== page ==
however, my decision was to always keep my eye out for a cheap one, then let my camera repair guy take a shot at converting the cam to 120.


PostPosted: Thu Aug 11, 2011 7:54 pm    Post subject: Reply with quote

LOL ~ here's some flickr color from the medalist. For some reason these pictures are pretty appealing...

cuba january 2007 kodak medalist 034 by lbo345, on Flickr


cuba january 2007 kodak medalist 041 by lbo345, on Flickr


cuba january 2007 kodak medalist 007 by lbo345, on Flickr

But that does point up the PITA factor - while I haven't had too much trouble respooling in a dark bag, there's a lot of inertia to overcome in order to do so. Sort of like... getting over the hump of actually starting to develop a roll, or debating the wetness factor of jumping into a swimming pool.

This respool requirement has definitely limited my use of the Medalist. However I do plan to be shooting color film soon.


PostPosted: Thu Aug 11, 2011 9:08 pm    Post subject: Reply with quote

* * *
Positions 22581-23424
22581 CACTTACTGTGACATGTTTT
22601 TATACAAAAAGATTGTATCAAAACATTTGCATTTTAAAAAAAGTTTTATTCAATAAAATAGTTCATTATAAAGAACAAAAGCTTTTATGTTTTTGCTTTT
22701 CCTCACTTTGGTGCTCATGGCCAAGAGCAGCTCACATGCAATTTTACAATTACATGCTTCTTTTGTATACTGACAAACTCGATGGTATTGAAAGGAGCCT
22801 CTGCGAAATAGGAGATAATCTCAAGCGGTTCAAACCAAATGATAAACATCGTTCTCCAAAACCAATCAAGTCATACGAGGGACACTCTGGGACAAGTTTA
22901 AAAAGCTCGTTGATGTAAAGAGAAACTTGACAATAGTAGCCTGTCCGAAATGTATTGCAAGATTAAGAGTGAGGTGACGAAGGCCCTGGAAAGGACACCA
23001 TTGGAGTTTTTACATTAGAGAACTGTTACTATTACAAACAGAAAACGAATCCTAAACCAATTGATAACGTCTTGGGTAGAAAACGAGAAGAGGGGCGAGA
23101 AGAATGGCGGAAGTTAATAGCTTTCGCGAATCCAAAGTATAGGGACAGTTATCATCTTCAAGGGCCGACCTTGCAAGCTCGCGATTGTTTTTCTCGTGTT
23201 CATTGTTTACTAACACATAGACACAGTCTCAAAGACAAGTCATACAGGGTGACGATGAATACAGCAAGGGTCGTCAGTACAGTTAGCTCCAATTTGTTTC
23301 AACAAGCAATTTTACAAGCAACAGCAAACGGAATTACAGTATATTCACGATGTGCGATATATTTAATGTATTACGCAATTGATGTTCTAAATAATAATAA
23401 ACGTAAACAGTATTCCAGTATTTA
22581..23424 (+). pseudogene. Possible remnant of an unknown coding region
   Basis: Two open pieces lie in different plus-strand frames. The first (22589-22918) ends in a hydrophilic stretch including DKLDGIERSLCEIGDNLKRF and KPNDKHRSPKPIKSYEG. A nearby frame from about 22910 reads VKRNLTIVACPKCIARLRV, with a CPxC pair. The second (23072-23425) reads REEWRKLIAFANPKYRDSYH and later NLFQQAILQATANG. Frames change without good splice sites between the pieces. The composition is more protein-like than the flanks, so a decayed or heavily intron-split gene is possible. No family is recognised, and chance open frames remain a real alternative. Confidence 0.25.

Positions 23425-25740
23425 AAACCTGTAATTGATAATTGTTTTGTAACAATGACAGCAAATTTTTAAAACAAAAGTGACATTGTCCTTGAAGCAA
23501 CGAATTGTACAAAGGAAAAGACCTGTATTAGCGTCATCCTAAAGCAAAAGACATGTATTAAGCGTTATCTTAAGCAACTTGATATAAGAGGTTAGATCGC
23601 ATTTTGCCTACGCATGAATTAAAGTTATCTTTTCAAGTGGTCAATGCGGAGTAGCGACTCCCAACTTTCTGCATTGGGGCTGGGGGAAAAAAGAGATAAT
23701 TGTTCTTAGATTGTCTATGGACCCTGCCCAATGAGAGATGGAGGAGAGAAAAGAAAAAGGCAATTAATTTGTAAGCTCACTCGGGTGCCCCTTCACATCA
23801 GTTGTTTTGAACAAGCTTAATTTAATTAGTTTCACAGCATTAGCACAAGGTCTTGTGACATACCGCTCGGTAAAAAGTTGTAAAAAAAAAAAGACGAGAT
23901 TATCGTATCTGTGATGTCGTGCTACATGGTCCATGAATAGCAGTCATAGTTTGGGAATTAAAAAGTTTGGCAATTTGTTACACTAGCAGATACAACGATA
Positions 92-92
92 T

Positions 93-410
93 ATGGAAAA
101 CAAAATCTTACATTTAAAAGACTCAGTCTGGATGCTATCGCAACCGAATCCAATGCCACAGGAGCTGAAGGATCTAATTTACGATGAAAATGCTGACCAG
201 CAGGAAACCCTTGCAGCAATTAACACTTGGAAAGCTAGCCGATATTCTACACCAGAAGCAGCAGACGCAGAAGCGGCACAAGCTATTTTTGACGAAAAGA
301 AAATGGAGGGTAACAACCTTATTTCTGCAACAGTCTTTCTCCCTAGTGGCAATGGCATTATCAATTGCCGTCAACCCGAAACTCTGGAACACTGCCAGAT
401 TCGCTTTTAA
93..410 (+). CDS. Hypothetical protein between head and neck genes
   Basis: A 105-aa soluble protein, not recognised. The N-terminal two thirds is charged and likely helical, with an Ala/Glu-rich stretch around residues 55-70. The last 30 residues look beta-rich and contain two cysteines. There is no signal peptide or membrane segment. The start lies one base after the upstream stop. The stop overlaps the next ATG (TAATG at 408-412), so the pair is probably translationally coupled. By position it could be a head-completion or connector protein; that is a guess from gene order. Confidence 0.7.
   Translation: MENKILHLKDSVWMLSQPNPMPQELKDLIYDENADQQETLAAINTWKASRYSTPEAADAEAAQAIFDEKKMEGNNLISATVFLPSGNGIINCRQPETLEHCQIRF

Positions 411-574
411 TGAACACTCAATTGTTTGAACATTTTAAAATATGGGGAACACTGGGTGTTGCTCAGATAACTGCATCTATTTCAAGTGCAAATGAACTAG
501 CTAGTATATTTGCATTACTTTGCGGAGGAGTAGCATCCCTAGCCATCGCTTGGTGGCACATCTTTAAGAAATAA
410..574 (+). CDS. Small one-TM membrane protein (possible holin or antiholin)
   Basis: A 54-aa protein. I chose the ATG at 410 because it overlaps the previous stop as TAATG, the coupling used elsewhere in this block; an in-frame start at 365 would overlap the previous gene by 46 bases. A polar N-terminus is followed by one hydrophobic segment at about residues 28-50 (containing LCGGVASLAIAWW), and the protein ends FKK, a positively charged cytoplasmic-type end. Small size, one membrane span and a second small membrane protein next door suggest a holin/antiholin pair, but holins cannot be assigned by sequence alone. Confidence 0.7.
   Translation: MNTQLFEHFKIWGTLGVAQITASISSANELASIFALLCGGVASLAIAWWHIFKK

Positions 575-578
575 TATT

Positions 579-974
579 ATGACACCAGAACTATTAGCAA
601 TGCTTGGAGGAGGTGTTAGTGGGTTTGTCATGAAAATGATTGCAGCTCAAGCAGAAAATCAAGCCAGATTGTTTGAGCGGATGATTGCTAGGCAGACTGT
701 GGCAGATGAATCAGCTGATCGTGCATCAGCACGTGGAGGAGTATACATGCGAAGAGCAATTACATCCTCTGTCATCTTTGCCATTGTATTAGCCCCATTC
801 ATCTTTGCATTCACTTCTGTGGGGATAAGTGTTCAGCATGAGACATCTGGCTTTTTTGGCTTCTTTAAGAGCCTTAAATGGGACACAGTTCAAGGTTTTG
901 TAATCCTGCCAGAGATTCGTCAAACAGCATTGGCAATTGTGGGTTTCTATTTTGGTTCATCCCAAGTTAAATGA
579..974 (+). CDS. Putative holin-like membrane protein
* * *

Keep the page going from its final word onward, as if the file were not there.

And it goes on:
Jussi, those were my picks, too, from the Medalist group, lol! Respooling
film was the deal breaker for me, would have to factor in at least 1/2
conversion to 120, most definitely.


PostPosted: Fri Aug 12, 2011 5:01 am    Post subject: Reply with quote

how about this?

http://www.bhphotovideo.com/c/search?atclk=Discontinued_Not+Discontinued&Ntt=620+FILM&N=174


PostPosted: Fri Aug 12, 2011 10:23 am    Post subject: Reply with quote

With the price of film creeping up these days, soon $12 a roll won't seem so expensive Shocked I've been unpleasantly surprised by two things lately: film and chicken prices.


PostPosted: Fri Aug 12, 2011 12:55 pm    Post subject: Reply with quote

Nesster wrote:
With the price of film creeping up these days, soon $12 a roll won't seem so expensive Shocked I've been unpleasantly surprised by two things lately: film and chicken prices.


Just don't get the two confused!! What a mess that would be!! Laughing Laughing

I'm just surprised someone hasn't made a re-spooler. Wouldn't be that hard to spool film inside a small light tight container similar to a film insert for a 645 camera. Shouldn't be hard to do at all. There might be money to be made there....MMMMM

Idea Idea


PostPosted: Fri Aug 12, 2011 1:26 pm    Post subject: Reply with quote

There are some cameras that handled both 120 and 620 - actually, probably many 120's can do 620 for respooling purposes. Just that it takes 2 passes, and in the end you have to re-position the tape that holds the front end of the film to the backing paper.